SRIVASTAVA, S. C. (1972) Indian Census in Perspective, Census Centenary Monograph No. 1, Office
of the Registrar General, Ministry of Home Affairs, New Delhi.
SRIVASTAVA, R. &SASIKUMAR, S. K. (2003) ‘An overview of migration in India, its impacts and key
issues’, paper presented in the regional conference on migration, development and pro-
poor policy choices in Asia, Dhaka, 2224 June.
UNITED NATIONS (2006) World Urbanisation Prospects: The 2005 Revision, Population Division,
United Nations, New York.
VISARIA, P. (1997) ‘Urbanisation in India: an overview’, in Urbanisation in Large Developing
Countries: China, Indonesia, Brazil, and India, eds G. Jones & P. Visaria, Clarendon Press,
Oxford, pp. 266288.
R. B. Bhagat (author to whom correspondence should be addressed), Department of
Migration and Urban Studies, International Institute for Population Sciences,
Mumbai-400088, India. E-mail:
Soumya Mohanty, Department of Migration and Urban Studies, International Institute
for Population Sciences, Mumbai-400088, India.
... Many demographers, geographers and other social scientists have studied demographic aspects of urbanization and urban growth, but few studies quantitatively decompose the demographic factors (including reclassification) that contribute to urban population growth based on empirical data. Most such studies focus on developing countries or historical settings, attempting to disentangle the drivers of urban growth and testing the existence of an 'urban sink' as such at early stages of urban transition (Chen & Zlotnik, 1994;Bhagat & Mohanty, 2009;Goldstein, 1990;Lucas, 1998;United Nations, 2001). ...
... In their recent papers, Lichter (2019, 2020) examine the impact of reclassification of MSAs on total population growth of metrometropolitan and nonmetropolitan counties in the United States along with natural increase and net migration, but as we discuss below their unit of analysis (counties), masks important variation in urban and rural population change. Our prior study and other decomposition analyses (Bhagat & Mohanty, 2009;Chen & Zlotnik, 1994) assess the effects of reclassification on urban growth but do not account for it directlyrather it is treated indirectly as the residual of total urban growth from natural increase and migration. A recent literature review (Jiang & O'Neill, 2018, Figure 1c) suggests that (i) the net contribution from reclassification to urban growth may increase in the later stage of demographic and mobility transitions, while both natural increase and rural-urban migration continue to decline and (ii) the uncertainty in the relative contribution of all components, especially reclassification, increases in the later stage of urbanization due to a lack of empirical studies. ...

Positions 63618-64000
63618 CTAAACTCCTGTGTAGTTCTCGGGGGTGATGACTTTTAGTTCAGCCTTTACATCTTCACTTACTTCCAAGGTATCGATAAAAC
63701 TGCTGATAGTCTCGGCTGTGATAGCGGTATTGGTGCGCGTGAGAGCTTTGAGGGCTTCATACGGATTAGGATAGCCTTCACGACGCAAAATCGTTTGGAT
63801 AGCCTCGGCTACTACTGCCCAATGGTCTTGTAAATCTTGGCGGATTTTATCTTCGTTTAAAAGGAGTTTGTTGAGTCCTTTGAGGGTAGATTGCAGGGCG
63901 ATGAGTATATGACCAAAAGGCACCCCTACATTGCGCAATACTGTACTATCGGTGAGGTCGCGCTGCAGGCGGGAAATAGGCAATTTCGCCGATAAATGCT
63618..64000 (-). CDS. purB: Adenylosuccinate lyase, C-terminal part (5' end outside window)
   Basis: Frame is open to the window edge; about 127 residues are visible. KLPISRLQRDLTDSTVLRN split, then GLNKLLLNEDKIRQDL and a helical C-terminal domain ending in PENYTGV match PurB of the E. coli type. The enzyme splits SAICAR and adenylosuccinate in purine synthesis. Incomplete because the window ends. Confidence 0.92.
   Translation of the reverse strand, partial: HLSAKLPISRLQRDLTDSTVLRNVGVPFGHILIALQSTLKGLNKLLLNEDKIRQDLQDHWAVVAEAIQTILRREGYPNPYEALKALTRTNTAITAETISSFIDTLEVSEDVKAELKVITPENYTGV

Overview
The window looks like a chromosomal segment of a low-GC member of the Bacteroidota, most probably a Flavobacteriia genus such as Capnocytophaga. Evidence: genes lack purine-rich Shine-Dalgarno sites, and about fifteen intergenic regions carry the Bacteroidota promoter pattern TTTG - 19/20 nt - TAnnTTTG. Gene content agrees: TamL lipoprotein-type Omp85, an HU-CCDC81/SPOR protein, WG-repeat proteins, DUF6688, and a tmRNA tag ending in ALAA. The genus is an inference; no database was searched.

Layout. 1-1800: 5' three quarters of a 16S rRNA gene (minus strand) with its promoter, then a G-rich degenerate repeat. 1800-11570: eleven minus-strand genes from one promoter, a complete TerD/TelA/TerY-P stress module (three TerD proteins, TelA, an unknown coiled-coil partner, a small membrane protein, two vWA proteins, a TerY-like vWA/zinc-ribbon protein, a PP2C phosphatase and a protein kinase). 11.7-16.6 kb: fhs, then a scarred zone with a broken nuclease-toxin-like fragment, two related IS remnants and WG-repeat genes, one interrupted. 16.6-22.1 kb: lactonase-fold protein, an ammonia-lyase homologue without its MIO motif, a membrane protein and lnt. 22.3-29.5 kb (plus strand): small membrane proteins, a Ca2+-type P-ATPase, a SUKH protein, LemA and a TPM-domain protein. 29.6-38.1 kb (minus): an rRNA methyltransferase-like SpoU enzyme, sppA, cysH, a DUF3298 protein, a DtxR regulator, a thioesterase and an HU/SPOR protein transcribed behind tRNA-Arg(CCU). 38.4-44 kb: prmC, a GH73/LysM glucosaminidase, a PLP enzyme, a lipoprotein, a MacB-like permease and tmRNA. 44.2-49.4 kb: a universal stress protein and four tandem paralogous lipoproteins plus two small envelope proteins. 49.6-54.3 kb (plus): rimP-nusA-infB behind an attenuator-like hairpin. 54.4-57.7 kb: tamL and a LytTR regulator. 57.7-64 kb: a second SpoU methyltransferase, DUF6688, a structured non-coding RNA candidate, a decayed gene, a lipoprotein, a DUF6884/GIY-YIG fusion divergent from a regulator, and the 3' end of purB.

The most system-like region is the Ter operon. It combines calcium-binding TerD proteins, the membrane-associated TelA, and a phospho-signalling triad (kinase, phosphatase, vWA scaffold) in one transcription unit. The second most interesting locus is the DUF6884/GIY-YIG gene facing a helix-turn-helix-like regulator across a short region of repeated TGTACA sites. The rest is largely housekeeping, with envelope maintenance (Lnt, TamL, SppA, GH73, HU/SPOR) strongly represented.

... A few studies have quantified the separate effects of reclassification and migration where data on migration are available (Bhagat & Mohanty, 2009;Goldstein, 1990). They calculated urban population changes from natural growth and migratory growth, treating the contribution of reclassification as a residual. ...
An improved understanding of reclassification as a sociodemographic component of urban growth is important for urban planning and sustainable development. However, empirical assessments of the effect of reclassification on urban population dynamics are lacking, especially in countries in the later stage of the urban transition. Using recently available data on spatial reclassification of rural and urban land areas and population, and adopting multiregional demographic methods, we explicitly examine the effects of reclassification, natural growth and rural–urban migration on urban growth in the United States for the intercensal periods of 1990–2000 and 2000–2010. Results suggest that reclassification played a significant role in U.S. urban population change but its magnitude depends on assumptions about the timing of reclassification. The net effect of reclassification on urban change is the largest when reclassification is assumed to occur at the end, and the smallest when assumed to occur at the beginning, of the decennial census periods. While the impact of natural growth on U.S. urban population change is relatively stable, there is significant uncertainty in the effects of reclassification and rural–urban migration. Additionally, international migration is a key source of urban growth in the United States. We find that the places reclassified from rural to urban or from urban to rural experienced the largest changes in population sizes and age composition.
... To account for the quality of urbanization, we have divided the population into those living in cities with a population above 100,000, and those with a population of <100,000. The evidence shows that megacities are efficient and have different economic dynamics, in terms of SOC, governance, receiving in-migrants, congestion, crime rates, etc., than small and medium cities (Sharma and Shaban, 2006;Bhagat and Mohanty, 2009;Sharma and Sandhu, 2013). This helps to comprehensively understand the causal relationships between economic sectors and urbanization. ...